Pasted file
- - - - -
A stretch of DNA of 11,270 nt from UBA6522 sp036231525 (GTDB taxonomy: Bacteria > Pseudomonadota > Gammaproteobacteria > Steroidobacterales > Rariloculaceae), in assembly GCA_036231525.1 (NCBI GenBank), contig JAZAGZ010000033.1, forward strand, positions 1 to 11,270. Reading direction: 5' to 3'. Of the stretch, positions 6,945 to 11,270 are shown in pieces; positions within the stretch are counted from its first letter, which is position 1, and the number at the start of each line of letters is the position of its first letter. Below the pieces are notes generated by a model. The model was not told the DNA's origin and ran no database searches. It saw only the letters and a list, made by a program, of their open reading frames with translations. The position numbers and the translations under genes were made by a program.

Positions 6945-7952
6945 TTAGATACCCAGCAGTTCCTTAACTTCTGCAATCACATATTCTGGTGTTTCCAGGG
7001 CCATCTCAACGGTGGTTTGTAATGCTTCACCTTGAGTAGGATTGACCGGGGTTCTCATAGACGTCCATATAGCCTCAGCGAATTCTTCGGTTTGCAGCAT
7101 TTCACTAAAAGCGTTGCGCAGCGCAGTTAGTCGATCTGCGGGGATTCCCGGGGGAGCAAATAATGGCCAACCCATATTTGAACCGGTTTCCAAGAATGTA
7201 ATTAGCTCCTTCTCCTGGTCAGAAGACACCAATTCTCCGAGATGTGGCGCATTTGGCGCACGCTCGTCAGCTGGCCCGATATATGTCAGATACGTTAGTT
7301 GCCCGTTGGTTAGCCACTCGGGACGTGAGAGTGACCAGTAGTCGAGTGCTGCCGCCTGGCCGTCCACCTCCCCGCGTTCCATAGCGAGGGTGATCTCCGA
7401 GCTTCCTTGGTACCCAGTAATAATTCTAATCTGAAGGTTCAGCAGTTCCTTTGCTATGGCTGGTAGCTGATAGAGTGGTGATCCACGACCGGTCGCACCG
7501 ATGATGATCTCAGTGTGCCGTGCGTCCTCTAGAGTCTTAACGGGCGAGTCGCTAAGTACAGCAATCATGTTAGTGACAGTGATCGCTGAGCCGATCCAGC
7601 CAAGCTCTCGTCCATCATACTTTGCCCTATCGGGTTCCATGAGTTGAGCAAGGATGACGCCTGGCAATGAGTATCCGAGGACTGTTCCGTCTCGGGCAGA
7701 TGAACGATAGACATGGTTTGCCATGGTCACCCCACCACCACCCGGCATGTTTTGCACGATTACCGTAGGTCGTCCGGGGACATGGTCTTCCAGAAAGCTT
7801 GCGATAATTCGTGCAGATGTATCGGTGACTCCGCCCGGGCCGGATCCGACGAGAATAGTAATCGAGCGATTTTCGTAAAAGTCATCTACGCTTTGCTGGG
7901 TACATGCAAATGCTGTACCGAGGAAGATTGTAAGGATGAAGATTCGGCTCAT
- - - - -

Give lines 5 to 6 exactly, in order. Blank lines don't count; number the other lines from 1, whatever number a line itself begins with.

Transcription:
7101 TTCACTAAAAGCGTTGCGCAGCGCAGTTAGTCGATCTGCGGGGATTCCCGGGGGAGCAAATAATGGCCAACCCATATTTGAACCGGTTTCCAAGAATGTA
7201 ATTAGCTCCTTCTCCTGGTCAGAAGACACCAATTCTCCGAGATGTGGCGCATTTGGCGCACGCTCGTCAGCTGGCCCGATATATGTCAGATACGTTAGTT